In one of the chapters of his fine book The First Grace, Russell Hittinger points out that although the majority of the U.S. Supreme Court are badly divided about the meaning of the First Amendment religion clauses, they strongly agree about what sort of thing religion is, and they share the same general attitude toward it. Religion, in their view, is a social phenomenon which is divisive, coercive, and non-rational, and which can mean whatever an individual wants it to mean. Their attitude toward this terrible thing is just what you would expect: Extremely skeptical, and often outright hostile. Wouldn’t you be hostile toward it if you thought that is what it is?
So much for the unity of faith and reason.
Hittinger doesn’t say so, but the majority of the Court uses the term “morality” in the same way. For example, the notion that there might be reasons behind the ancient civilizational consensus about the nature of marriage is ignored out of existence. Any attempt to make rational distinctions in such an area is declared to be a baseless prejudice, an irrational “animus,” a project of hatred.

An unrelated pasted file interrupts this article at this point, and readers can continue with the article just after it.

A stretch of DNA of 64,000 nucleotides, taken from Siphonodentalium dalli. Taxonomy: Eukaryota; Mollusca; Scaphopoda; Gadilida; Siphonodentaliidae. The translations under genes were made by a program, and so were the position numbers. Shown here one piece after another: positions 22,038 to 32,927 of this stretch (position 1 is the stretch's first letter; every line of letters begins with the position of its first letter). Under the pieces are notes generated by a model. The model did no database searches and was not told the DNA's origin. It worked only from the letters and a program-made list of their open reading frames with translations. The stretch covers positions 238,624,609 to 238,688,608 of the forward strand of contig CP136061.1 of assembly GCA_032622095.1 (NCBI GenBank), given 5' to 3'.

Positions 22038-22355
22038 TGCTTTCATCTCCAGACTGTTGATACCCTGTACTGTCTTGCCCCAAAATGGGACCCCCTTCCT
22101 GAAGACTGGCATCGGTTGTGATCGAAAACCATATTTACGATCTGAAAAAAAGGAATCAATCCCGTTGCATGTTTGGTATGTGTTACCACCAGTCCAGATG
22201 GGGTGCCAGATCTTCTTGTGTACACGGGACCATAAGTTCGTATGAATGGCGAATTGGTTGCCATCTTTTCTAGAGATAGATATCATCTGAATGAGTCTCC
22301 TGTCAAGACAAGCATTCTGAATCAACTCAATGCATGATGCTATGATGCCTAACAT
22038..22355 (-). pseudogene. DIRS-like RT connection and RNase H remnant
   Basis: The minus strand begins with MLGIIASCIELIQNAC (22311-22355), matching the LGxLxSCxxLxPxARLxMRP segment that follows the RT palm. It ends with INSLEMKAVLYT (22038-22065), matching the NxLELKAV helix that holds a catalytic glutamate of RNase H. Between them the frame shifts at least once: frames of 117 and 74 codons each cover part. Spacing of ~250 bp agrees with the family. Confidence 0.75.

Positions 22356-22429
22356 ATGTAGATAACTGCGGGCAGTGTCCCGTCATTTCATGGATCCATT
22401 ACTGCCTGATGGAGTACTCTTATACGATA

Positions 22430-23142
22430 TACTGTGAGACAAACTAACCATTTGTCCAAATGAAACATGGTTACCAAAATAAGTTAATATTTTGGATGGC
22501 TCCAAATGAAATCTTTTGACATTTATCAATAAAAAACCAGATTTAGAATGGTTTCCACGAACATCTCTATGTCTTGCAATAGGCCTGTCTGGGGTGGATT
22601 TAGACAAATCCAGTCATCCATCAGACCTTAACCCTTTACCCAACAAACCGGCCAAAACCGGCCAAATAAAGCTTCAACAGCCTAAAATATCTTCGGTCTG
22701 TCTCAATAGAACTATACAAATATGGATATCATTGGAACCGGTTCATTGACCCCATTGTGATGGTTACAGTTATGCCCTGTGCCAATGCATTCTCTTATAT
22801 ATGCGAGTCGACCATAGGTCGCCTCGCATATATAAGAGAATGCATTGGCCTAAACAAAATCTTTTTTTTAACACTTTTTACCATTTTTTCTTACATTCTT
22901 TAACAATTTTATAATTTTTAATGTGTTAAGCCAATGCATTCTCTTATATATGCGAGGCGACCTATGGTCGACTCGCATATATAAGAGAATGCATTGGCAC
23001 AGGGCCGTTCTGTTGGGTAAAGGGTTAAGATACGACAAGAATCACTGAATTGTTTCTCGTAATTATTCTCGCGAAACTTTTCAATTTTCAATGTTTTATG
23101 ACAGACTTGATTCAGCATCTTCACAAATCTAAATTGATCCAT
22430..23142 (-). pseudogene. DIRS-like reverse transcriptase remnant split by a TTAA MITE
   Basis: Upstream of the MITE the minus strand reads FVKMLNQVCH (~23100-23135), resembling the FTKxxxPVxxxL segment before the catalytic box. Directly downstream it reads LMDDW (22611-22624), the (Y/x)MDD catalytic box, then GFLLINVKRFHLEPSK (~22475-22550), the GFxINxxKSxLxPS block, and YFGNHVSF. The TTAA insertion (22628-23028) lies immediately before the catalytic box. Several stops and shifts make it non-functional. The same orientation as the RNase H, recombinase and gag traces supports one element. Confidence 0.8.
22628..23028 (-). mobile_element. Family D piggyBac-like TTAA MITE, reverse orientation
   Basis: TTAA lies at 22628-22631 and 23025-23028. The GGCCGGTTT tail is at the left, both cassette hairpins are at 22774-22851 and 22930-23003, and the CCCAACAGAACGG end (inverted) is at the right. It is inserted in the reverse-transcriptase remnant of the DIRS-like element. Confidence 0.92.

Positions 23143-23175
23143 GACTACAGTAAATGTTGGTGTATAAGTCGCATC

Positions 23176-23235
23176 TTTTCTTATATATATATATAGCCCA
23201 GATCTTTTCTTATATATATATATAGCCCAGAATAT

So much for centuries of ethical philosophy.
The irony of the Court’s hostility toward “morality” is that the Court does, in fact, have moral views, and relies on them constantly. It gives voice to them every time it uses ethically charged words like “ought” and “good” and “should,” without which no case could be decided. The libel about morality being baseless prejudice is hurled only against those who do have rational grounds for moral judgments.
Tomorrow: A Dialogue on Natural Law, Part 3 of 10